The financial institution 112 sends the authorization (e.g., approval or denial) for the transaction to the transaction server 110, which at Step 6 forwards the authorization to the merchant bank 106. The merchant bank 106 forwards the authorization to the retail merchant 102 who at Step 8 completes or aborts the transaction accordingly.

The foregoing steps comprise the authorization procedure of the transaction. If the authorization procedure completes successfully, a clearing and settlement process is initiated at Step 8 when the retail merchant 102 deposits the transaction receipt with the merchant bank 106. At Step 9, the merchant bank 106 credits the merchant's account and electronically submits a debit request to the transaction server 110. At Step 10, the transaction server 110 pays the merchant bank 106 and debits the financial institution 112 account, then forwards a debit request to the financial institution 112. At Step 11, the financial institution 112 debits the customer's account, and at some later time sends the customer a monthly statement 114 reflecting the debit to the customer's account.

The transaction processing system 111 includes provisions for crediting the customer's account at the financial institution 112 by the retail merchant 102. For example, a customer who purchased merchandise from the retail merchant 102 using the debit card 101 may subsequently return the merchandise to the retail merchant 102 and request a refund. The retail merchant 102 may then credit the customer's financial institution 112 account in a manner similar to that described above for debiting the account (the difference being that the financial amount depicted between steps 8, 9 and 10 represents a debit in the case of a purchase, and a credit in the case of a refund). However, the credit process is only initiated to credit funds to the customer's account that were previously debited.

According to the present invention, a retail merchant 102 may accept funds from a customer 100 for deposit in the customer's account at the financial institution 112, the funds not being a credit for funds previously debited from the account. That is, according to the present invention, the retail merchant 102 may initiate a credit process with the transaction processing system 111 to deposit funds into a customer's account ab initio, or in the first instance.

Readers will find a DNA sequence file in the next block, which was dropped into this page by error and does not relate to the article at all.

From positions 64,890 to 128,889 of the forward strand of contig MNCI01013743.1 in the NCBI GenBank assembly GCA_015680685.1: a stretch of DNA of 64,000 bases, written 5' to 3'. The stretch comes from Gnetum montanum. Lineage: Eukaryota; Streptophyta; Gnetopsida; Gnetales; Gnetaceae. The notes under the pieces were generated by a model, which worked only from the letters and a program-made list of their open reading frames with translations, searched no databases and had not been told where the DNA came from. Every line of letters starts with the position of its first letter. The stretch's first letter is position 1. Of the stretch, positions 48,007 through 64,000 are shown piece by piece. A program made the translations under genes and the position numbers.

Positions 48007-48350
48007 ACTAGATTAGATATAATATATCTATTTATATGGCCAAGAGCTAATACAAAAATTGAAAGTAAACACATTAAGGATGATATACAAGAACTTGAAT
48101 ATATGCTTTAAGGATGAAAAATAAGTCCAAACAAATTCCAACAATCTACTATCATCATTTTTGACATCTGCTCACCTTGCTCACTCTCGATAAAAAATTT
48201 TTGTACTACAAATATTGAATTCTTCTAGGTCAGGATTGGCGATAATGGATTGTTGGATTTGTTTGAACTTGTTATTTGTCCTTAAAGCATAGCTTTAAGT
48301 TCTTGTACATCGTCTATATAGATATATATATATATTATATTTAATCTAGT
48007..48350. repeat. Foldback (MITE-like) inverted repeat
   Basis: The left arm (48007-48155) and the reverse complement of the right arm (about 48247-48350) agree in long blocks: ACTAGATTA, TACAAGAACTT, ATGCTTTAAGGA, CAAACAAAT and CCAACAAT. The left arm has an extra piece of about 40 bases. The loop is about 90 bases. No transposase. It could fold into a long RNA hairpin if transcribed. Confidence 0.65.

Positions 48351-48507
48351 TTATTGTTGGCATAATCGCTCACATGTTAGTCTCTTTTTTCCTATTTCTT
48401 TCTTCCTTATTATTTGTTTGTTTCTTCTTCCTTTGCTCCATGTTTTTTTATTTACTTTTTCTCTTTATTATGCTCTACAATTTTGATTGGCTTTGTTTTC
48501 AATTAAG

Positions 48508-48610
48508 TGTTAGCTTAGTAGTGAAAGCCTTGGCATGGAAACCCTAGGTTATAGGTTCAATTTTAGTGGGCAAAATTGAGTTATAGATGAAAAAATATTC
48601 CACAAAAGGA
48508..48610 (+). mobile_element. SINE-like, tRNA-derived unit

The method of deposit by a retail merchant 102 according to the present invention is also described with reference to FIG. 1. At Step 1, a customer 100 presents the retail merchant 102 with funds that the customer wishes to deposit to his account at a financial institution 112. These funds may comprise cash, a negotiable instrument such as a paycheck, or the like. At Step 2, the retail merchant 102 accepts the funds. In the case of a negotiable instrument such as a paycheck, the retail merchant 102 may engage in various security procedures, such as verifying the identity of the customer 100 via identification, verifying the signature on and endorsement of the negotiable instrument, or the like. The retail merchant 102 then enters the dollar amount of the funds to be deposited into a POS terminal 104, and obtains account information from the customer's debit card 101, as described above. The retail merchant 102 may additionally require the customer 100 to enter a PIN into the POS terminal 104.